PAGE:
Here is the full list of cities and dates to check out the car on tour: Read more

Portland Oregon Works to Develop Best Practices for Electric Vehicle Adoption

 In an earlier post I shared my brief reflection as a participant and facilitator in the recent “EV Roadmap: Preparing Oregon for the Introduction of Electric Vehicles.”   After reading this piece written by Trip Hyde and originally published in Gas 2.0, I felt this was a good summary of the event:

While many are suffering burnout from the overwhelming amount of EV discussion as of late, the conference hosted by Portland State University and Portland General Electric last month was different.

Called “EV Road Map: Preparing Oregon for the Introduction of Electric Vehicles,” the event was one of the first to set the stage for real rollout and testing of citywide electric vehicle adoption.

The conference brought together many of the area’s electric vehicle stakeholders to discuss and begin planning for EVs in the region. These stakeholders included OEMs such as Nissan, Toyota, and smart USA, as well as Portland General Electric, local business associations, the local university, many city and county leaders including the Mayor of Corvallis, OR, charging station providers, and fleet managers.

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Smart Grid Course being offered again at Portland State University

Once again Portland State University will be offering the ground-breaking course “Designing the Smart Grid for Sustainable Communities”  this Winter and Spring terms (2010) through the Executive Leadership Institute.  I was fortunate to have taken this two-term course series on the Smart Grid when it was first offered January – June of 2009 and I found it to be of immense value in learning about sustainability issues and the smart grid.  The Smart Grid has many different meanings and it is rapidly evolving; I found the course an excellent learning experience for future ventures.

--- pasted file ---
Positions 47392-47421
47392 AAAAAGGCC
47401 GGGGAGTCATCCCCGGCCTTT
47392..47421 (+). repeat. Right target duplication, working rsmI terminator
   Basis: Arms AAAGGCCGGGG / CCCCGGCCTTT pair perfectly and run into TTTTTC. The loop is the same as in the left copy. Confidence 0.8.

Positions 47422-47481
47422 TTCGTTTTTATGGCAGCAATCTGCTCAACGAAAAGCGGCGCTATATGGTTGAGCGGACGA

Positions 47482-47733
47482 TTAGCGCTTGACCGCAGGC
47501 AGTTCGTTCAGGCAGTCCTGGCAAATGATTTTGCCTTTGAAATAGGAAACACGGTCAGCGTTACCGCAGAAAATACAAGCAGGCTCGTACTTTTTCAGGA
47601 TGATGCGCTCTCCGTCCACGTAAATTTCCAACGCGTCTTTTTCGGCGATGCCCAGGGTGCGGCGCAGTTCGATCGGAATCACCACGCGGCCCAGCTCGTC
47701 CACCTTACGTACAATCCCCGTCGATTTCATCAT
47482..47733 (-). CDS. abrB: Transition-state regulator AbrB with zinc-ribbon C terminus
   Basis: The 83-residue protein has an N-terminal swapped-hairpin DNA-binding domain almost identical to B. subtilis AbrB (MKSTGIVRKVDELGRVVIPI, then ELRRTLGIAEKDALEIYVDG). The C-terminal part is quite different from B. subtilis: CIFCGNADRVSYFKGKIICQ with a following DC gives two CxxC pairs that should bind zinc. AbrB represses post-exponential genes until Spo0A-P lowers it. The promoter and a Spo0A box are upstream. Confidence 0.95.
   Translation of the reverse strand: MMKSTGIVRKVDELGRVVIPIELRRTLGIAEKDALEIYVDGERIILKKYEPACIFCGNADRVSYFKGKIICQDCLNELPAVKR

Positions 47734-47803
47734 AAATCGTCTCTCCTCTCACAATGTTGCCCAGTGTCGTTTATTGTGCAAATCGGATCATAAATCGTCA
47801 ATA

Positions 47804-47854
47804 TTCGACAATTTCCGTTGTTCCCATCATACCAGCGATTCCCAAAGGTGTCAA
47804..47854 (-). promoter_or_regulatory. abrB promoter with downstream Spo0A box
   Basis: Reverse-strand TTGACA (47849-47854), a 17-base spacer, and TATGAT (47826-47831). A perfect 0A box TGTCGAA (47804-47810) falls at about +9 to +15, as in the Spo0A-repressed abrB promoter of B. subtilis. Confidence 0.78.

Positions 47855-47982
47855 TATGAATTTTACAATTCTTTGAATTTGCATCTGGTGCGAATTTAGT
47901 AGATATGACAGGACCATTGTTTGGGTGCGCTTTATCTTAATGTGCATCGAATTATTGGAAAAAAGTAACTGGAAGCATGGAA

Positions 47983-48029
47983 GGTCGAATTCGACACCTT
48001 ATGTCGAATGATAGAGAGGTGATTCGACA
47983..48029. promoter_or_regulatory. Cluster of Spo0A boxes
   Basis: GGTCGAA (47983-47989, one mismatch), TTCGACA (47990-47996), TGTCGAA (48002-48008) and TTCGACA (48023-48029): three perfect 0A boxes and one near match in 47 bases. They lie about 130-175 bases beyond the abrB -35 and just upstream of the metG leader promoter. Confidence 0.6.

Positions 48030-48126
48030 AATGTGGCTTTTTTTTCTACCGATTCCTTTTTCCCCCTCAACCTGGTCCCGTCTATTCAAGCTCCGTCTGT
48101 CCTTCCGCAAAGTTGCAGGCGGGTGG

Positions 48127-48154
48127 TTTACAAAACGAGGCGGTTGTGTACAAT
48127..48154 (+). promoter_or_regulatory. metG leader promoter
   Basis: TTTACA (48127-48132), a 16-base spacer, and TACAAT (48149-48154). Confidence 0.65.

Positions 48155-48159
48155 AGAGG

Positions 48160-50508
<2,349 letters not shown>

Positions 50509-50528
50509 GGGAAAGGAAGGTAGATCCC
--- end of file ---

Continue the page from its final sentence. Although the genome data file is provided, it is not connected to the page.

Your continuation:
This two-term course series examines a set of emerging concepts, technologies, and models of system planning and delivery for electricity that are expected to transform the nation’s century-old, centralized power grid into a climate and alternative-energy-friendly “Smart Grid.” The course series stresses a cross-disciplinary approach, deepening individual areas of expertise in the context of teamwork. Each quarter will build on progress from the previous quarter. It will include lectures, active learning strategies, individual and group projects, class presentations from guest speakers and seminar participants, field trips, and a closing conference. For detailed course information, please visit

Class Dates and Location:

Winter Term (January 12 – March 16, 2010) – Tuesdays, 7:00 pm – 9:40 pm

Spring Term (March 30 – May 8, 2010) – Tuesdays, 7:00 pm – 9:40 pm

This class is available for graduate credit or as non-credit professional development. In either case, you should register for both terms as the second term builds upon the material discussed in the first term.

For more information, visit, or register online.